Saturday, January 22, 2011
I HAVE FOUND OUT that charity can be very contagious but without the mortal gravity of a viral endemic that I have known happening then and then again on the different parts of the globe. What it lacked in lethality though it gave up with more empathy and compassion...and much much love...
It all started as a one-man social action center in the hinterlands of Guadalupe two years ago and it won converts from Boy Toledo and Ernie Salomon, from Dr. Abe Manlawe and the Cebu Mountaineering Society, from O.N.E. Cebu Outdoor Group and the EWIT Mountaineers. The list is long and my apologies for those whom I failed to mention for my memory is short, but, just the same, they all shared love and charity in a very unconventional setting.
To mention, EWIT went on to spread goodwill in all the most remote places they visit and their deeds are very well cherished not just from the recipients themselves but from those whom have known and worked with them like the television crew who made a documentary in the hinterlands of Badian about tsinelas1 just recently.
Another individual who took this very infectious bug is Marco Albeza, a professor of a local university here and a recent convert of Camp Red. Unknown to many, he mobilized his college class comprising of Math Education students and taught them how to walk the trails of Napo and Kalunasan on August 1, 6 and 8, 2010 and distribute biscuits, chocolates and, yes, tsinelas.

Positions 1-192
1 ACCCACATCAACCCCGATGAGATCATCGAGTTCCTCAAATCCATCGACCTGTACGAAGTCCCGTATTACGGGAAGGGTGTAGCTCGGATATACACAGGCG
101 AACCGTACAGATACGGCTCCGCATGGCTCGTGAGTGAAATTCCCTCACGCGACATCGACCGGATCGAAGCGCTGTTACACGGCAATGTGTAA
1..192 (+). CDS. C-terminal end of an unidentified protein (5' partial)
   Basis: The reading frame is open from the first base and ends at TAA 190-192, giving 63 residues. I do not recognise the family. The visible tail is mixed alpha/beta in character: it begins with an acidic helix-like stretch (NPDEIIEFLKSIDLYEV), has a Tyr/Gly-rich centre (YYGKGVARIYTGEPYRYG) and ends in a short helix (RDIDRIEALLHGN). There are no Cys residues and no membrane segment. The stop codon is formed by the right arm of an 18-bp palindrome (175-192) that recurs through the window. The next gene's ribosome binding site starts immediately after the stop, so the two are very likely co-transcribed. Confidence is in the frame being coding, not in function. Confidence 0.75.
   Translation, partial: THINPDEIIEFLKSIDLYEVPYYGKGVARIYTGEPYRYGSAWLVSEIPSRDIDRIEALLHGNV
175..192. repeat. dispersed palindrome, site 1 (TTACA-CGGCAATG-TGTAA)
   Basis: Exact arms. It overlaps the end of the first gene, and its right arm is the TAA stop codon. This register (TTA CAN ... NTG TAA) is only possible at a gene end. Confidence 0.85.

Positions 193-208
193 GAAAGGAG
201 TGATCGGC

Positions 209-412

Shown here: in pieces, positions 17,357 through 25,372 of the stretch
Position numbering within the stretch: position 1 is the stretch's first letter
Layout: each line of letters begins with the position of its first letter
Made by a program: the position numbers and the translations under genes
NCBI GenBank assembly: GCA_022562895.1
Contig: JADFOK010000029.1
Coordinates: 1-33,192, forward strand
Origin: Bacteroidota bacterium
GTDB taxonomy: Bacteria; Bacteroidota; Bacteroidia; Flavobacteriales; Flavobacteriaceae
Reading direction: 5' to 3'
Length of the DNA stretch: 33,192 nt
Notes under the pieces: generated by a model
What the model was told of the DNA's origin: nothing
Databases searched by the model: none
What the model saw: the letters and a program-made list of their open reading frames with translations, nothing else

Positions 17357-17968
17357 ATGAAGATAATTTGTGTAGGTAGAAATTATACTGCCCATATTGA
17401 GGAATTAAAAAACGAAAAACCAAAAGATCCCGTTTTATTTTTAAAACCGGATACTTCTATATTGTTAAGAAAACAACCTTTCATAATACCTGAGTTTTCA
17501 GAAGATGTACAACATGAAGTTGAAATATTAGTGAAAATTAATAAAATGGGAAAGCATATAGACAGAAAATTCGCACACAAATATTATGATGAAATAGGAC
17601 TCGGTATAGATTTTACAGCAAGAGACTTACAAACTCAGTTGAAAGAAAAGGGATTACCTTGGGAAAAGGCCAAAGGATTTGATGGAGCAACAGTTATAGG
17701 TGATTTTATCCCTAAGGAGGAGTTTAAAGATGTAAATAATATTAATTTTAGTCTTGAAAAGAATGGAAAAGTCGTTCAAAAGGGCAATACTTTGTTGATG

Boy T, Ernie and I were there, along with his girlfriend, Angel, and bosom buddy, Ian Betonio, to lend support to this endeavour. Marco challenged himself physically by acting as trail guide thereby honing his outdoors leadership skill and identified remote upland homesteads that has elementary-aged children with which to be bestowed with the goodies.
Day One (August 1) of the event were attended by eleven students that start at Napo with a stop at the Roble homestead for lunch, a climb at Mount Babag by way of the Babag East Ridge Pass and going down Kalunasan via the No-Santol-Tree Trail. Day Three (August 8) is a reverse route of the former with twelve students. The August 6 (Day Two) activity was undocumented and there was a hard rain that injured Ernie going down to Kalunasan.
Below are the twelve sets of collage depicting the two of the three days of this virtuous activity that is worth duplicating in other places where there are still barefooted populations of schoolchildren:
Plants seen in the images:
Alogbati – Malabar nightshade, spinach vine
Mangagaw – euphorbia hirfa
Bagras – eucalyptus deglupta, southern mahogany
Mirinda – passiflora edulis, passion fruit
Mayanna – painted nettle
Kulitis – amaranthus spinasis L., amaranth
Document done in OpenOffice 2.1 Writer
JPEG converted images from MS Powerpoint 2007
1Slippers, flip-flops, “Spartan”, ismagol, sandals, etc.